“The message is not so much that the worms will inherit the Earth, but that all things play a role in nature, even the lowly worm.” – Gary Larson

I bought another gimmick to assist us at the Little Tassie Prepper property, a worm farm.  I had tried to make one myself… well, when I say tried, I should clarify that by pointing out that it was a half hearted effort.   I pulled around a dozen worms from the ground while digging in the garden and placed them into buckets of soil.  Then I placed a smaller garden pot (with holes in it for water) on top, with kitchen scraps within.  The idea was the the worms would eat and reproduce, making a nice little worm farm.  The problem I encountered was that they were not eating fast enough (due to their low numbers most likely).  I decided I would splash out and buy a dedicated worm farm along with a box of Tiger worms.


I went and bought a Can o Worms worm farm, from a company called Tumbleweed as well as a box of 1200 worms from Doctor Worms.  It was over $100 in total for the whole lot, and I found out that I didn’t have a couple of items which they recommend in the box (I will have to buy them later).  I spent some quality time, with my hands in a bucket of coconut husk worm bedding to set up the worm farm, before adding my new friends.


I am looking forward to their addition to the garden.  In case you do not know, a worm farm works by my providing the worms with a safe and comfortable home, as well as good table scraps.  They eat this (reducing our garbage) and produce worm castings (manure) and worm tea (urine).  These can be added to gardens to provide great results.  The castings can be added to the soil to improve the health (and add good bacteria) and the tea is a powerful quick boost to plants.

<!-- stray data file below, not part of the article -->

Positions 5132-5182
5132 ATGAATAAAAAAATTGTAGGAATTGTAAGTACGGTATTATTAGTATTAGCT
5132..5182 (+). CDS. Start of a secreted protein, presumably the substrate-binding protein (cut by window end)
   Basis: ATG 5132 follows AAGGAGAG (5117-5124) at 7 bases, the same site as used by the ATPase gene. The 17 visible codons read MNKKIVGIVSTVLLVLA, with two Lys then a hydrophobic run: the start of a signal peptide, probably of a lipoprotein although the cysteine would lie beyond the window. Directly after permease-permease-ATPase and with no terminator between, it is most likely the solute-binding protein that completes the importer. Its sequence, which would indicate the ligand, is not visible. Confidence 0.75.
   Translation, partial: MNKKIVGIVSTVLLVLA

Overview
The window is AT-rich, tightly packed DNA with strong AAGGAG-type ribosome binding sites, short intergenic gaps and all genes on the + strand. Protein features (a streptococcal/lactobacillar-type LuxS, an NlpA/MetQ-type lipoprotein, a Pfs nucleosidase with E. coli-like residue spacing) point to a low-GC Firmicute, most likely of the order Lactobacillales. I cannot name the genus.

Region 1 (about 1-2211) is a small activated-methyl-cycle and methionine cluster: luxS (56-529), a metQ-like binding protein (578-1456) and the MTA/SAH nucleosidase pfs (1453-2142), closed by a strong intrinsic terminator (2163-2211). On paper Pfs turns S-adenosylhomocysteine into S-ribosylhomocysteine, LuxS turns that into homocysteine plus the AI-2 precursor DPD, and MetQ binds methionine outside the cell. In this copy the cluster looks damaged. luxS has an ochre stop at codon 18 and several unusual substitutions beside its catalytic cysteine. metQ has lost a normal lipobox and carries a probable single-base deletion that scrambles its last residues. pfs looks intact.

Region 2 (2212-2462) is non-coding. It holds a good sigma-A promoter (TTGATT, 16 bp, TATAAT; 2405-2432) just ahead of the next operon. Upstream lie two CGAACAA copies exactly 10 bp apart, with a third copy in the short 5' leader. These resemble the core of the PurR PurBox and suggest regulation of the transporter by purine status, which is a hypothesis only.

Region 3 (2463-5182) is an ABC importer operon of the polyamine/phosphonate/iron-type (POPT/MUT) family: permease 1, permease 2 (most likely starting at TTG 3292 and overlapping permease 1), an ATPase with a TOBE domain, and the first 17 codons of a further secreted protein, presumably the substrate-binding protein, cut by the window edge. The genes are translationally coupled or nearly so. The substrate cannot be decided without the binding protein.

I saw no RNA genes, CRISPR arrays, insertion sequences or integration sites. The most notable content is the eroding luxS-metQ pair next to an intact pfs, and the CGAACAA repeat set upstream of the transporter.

Pretty gross looking stuff, yet it wasn’t that bad (being a father, I have touched more disgusting stuff).  I eventually laid it out and set up the worm’s new home.

You can see how happy they are with their new home.

Another event which occurred in the last few days was our enjoying/eating the first harvest from our new home.  While working in the garden the other day, Kitty called me over to see a weird pod that was growing on a vine near our driveway.  We had not seen this type of plant before.  It seemed to be growing amongst our hedge row, so I could not identify it.  We had a look at it and, upon inspection of the insides, it seemed to smell a little like Banana and passionfruit.


A quick internet search later showed me that they were Banana Passionfruit.  While I am not the biggest fan of Passionfruit, I was more than happy to devour several of these tasty fruit.  The golden fruit within would make a very nice addition to a fruit drink.



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